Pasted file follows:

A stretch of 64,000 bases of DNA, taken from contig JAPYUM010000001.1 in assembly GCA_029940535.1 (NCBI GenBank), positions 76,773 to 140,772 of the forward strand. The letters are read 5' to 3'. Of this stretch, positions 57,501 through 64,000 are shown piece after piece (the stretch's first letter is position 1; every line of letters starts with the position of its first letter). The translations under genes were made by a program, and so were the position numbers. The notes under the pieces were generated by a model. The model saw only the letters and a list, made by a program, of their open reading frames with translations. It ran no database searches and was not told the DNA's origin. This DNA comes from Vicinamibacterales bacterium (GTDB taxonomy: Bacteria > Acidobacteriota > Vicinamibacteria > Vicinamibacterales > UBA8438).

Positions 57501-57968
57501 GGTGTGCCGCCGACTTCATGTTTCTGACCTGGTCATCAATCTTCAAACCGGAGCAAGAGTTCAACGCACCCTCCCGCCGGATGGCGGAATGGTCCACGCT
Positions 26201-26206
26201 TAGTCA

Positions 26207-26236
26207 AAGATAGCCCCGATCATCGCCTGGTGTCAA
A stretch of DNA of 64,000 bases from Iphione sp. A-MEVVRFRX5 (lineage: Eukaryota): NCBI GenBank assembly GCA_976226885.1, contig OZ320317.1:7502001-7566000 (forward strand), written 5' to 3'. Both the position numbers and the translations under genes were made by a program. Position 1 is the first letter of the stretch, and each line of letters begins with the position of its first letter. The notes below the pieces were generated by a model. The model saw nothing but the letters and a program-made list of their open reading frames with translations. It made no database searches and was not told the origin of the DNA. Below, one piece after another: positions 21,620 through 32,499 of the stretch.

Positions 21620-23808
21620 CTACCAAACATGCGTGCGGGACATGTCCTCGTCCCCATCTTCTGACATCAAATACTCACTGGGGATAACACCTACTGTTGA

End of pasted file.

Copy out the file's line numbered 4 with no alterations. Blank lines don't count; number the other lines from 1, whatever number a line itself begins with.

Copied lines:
Positions 26201-26206